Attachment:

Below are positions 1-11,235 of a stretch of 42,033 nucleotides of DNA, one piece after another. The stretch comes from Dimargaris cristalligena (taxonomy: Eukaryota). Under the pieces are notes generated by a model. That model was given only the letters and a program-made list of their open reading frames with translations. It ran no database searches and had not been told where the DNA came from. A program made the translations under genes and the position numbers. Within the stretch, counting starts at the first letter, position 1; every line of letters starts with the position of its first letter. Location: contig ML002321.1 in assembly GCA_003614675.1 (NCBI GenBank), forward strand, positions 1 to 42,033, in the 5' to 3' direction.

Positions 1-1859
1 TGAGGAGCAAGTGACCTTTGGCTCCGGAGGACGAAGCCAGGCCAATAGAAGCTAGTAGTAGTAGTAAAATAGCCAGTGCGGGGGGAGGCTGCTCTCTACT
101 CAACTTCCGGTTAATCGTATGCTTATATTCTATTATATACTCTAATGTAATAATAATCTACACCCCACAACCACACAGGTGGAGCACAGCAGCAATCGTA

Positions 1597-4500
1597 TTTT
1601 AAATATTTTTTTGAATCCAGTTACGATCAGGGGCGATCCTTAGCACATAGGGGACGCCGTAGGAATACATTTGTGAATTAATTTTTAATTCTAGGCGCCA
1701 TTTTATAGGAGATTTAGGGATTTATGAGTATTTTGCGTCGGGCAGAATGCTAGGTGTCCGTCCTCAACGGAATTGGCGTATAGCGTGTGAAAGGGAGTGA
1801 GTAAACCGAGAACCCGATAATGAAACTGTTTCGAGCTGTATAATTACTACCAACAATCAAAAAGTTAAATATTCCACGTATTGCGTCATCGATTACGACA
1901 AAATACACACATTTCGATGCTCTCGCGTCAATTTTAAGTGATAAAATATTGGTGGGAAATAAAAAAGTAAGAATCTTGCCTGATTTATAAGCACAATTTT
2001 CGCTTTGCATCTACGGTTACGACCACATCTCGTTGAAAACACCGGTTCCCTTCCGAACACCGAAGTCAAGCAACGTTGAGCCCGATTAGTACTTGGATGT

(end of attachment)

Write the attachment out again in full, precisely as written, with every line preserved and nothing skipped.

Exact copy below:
Below are positions 1-11,235 of a stretch of 42,033 nucleotides of DNA, one piece after another. The stretch comes from Dimargaris cristalligena (taxonomy: Eukaryota). Under the pieces are notes generated by a model. That model was given only the letters and a program-made list of their open reading frames with translations. It ran no database searches and had not been told where the DNA came from. A program made the translations under genes and the position numbers. Within the stretch, counting starts at the first letter, position 1; every line of letters starts with the position of its first letter. Location: contig ML002321.1 in assembly GCA_003614675.1 (NCBI GenBank), forward strand, positions 1 to 42,033, in the 5' to 3' direction.

Positions 1-1859
1 TGAGGAGCAAGTGACCTTTGGCTCCGGAGGACGAAGCCAGGCCAATAGAAGCTAGTAGTAGTAGTAAAATAGCCAGTGCGGGGGGAGGCTGCTCTCTACT
101 CAACTTCCGGTTAATCGTATGCTTATATTCTATTATATACTCTAATGTAATAATAATCTACACCCCACAACCACACAGGTGGAGCACAGCAGCAATCGTA

Positions 1597-4500
1597 TTTT
1601 AAATATTTTTTTGAATCCAGTTACGATCAGGGGCGATCCTTAGCACATAGGGGACGCCGTAGGAATACATTTGTGAATTAATTTTTAATTCTAGGCGCCA
1701 TTTTATAGGAGATTTAGGGATTTATGAGTATTTTGCGTCGGGCAGAATGCTAGGTGTCCGTCCTCAACGGAATTGGCGTATAGCGTGTGAAAGGGAGTGA
1801 GTAAACCGAGAACCCGATAATGAAACTGTTTCGAGCTGTATAATTACTACCAACAATCAAAAAGTTAAATATTCCACGTATTGCGTCATCGATTACGACA
1901 AAATACACACATTTCGATGCTCTCGCGTCAATTTTAAGTGATAAAATATTGGTGGGAAATAAAAAAGTAAGAATCTTGCCTGATTTATAAGCACAATTTT
2001 CGCTTTGCATCTACGGTTACGACCACATCTCGTTGAAAACACCGGTTCCCTTCCGAACACCGAAGTCAAGCAACGTTGAGCCCGATTAGTACTTGGATGT